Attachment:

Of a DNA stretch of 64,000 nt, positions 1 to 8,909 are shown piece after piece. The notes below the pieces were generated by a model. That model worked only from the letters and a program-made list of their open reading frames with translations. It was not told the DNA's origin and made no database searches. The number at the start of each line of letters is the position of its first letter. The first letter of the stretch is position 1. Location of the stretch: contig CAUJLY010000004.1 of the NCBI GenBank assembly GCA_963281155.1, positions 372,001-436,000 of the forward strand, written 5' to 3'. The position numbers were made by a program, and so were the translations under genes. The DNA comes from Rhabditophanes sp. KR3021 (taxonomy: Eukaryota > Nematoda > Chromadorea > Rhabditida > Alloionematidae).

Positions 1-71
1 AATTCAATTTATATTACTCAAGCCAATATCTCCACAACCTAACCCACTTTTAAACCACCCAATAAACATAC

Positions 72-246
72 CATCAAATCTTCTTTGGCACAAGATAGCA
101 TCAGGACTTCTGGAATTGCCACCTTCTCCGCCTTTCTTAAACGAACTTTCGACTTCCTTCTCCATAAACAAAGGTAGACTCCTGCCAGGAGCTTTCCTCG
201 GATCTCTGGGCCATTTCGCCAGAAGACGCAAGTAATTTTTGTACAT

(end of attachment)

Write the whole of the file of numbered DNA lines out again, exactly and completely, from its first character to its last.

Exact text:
Of a DNA stretch of 64,000 nt, positions 1 to 8,909 are shown piece after piece. The notes below the pieces were generated by a model. That model worked only from the letters and a program-made list of their open reading frames with translations. It was not told the DNA's origin and made no database searches. The number at the start of each line of letters is the position of its first letter. The first letter of the stretch is position 1. Location of the stretch: contig CAUJLY010000004.1 of the NCBI GenBank assembly GCA_963281155.1, positions 372,001-436,000 of the forward strand, written 5' to 3'. The position numbers were made by a program, and so were the translations under genes. The DNA comes from Rhabditophanes sp. KR3021 (taxonomy: Eukaryota > Nematoda > Chromadorea > Rhabditida > Alloionematidae).

Positions 1-71
1 AATTCAATTTATATTACTCAAGCCAATATCTCCACAACCTAACCCACTTTTAAACCACCCAATAAACATAC

Positions 72-246
72 CATCAAATCTTCTTTGGCACAAGATAGCA
101 TCAGGACTTCTGGAATTGCCACCTTCTCCGCCTTTCTTAAACGAACTTTCGACTTCCTTCTCCATAAACAAAGGTAGACTCCTGCCAGGAGCTTTCCTCG
201 GATCTCTGGGCCATTTCGCCAGAAGACGCAAGTAATTTTTGTACAT